Much of the impact of the Covid-19 crisis has been in the urban settings
Experts recently said that the emergence of "new poor" during the Covid-19 pandemic must be addressed with innovative policy to help give them back their pre-pandemic livelihoods.
Speakers at a regional policy webinar titled "Covid-19 Crisis and Social Protection Challenges: Urban and the New Poor" organized by Power and Participation Research Centre (PPRC) on 24 June identified this as a common policy challenge, both regionally and globally.
During the webinar they also said that much of the impact of the Covid-19 crisis has been in the urban settings.
Historically, urban share of social assistance has been distinctly lower with the rural-urban gap on average in South Asia being 9.8%, but in Bangladesh it is 15%.
The Covid-19 impact has catapulted the need for urban social protection into the spotlight.
A PPRC-BIGD study identified four urban vulnerabilities: earnings uncertainty of informal occupations, rising non-food expenditure burdens (98% rise between March 2020 and March 2021), eroded financial coping capacity (debt as % of annual income doubled from 13% to 26% over 1 year), and the unaddressed “new poor”.
Asif Saleh, executive director of Brac, pointed out that the new poor are not a homogeneous category, thus a "one size fits all" approach will not work.
He described Brac’s response focusing on specific categories of new poor such as returnee migrants, displaced urban families forced to relocate to other urban or rural areas without any livelihood strategy.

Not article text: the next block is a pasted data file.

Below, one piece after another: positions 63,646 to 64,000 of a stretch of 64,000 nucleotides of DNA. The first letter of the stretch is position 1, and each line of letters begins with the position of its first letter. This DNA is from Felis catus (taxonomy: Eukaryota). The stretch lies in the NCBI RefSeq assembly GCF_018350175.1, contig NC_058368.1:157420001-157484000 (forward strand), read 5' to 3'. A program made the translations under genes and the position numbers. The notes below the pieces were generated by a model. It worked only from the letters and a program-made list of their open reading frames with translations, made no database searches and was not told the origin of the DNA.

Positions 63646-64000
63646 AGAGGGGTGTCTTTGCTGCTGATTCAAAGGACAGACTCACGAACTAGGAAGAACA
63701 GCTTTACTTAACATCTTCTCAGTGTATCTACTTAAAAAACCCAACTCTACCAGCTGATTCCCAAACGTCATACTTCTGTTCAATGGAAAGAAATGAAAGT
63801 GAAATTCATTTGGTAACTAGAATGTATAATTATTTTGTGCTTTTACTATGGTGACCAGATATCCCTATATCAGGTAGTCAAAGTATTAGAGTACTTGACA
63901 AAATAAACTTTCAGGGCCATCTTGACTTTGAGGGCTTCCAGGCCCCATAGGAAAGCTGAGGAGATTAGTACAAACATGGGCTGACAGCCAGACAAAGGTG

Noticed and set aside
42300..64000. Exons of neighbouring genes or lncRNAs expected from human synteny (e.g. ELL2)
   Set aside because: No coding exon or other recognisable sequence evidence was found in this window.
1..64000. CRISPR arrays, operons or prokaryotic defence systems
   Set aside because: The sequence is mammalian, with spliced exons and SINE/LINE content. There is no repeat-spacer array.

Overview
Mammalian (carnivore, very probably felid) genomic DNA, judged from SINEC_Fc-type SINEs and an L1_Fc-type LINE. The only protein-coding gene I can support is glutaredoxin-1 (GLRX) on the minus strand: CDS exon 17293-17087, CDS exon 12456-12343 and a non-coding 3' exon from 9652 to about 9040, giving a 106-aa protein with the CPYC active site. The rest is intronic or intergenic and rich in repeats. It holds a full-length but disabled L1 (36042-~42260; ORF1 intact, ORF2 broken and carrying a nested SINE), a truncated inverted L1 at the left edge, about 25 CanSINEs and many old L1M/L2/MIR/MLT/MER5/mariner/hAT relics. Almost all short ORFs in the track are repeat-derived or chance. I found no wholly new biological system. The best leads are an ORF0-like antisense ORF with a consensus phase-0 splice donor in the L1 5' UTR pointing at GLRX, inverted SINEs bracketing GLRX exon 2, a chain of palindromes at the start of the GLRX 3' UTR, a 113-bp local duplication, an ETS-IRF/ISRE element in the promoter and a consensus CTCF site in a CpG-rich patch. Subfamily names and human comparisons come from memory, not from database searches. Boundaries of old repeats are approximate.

Usha Mishra, chief of social policy at Unicef, noted Nepal’s response and pointed to some innovations such as subsidies on electricity consumption of distressed urban families and push for a universal child grant.
Qazi Azmat Isa, CEO of Pakistan Poverty Alleviation Fund, highlighted his country's success of quick roll-out of Covid response social assistance program due to their prior investment in updating data-bases and using innovative new digitally verifiable eligibility criteria such as phone usage time.
The "Ehsaas" program was re-purposed with additional components to cover the new poor.
Member of the Planning Commission Shamsul Alam stressed that no amount of planning could have anticipated the massive disruptive impact of Covid-19 crisis. It was important to adopt a learning approach.
He hailed the rethinking on urban social protection and opined the importance of engaging established and credible NGOs in the official response to the urban social protection agenda.
PPRC chairman Hossain Zillur Rahman pointed out that the evidence on Covid-19 impact called for major rethinking on poverty alleviation approaches building on existing achievements.
Summarizing the discussion, he identified three new priorities – urban social protection, addressing the ‘new poor’ and a new policy look at the informal economy, he added.
He noted that 55% of Bangladesh GDP comes from the service sector and much of this sector is constituted of various informal enterprises and activities. Yet policy attention has systematically been more on the “big players” and less on the millions of ‘small players’ of the ‘meso-economy.’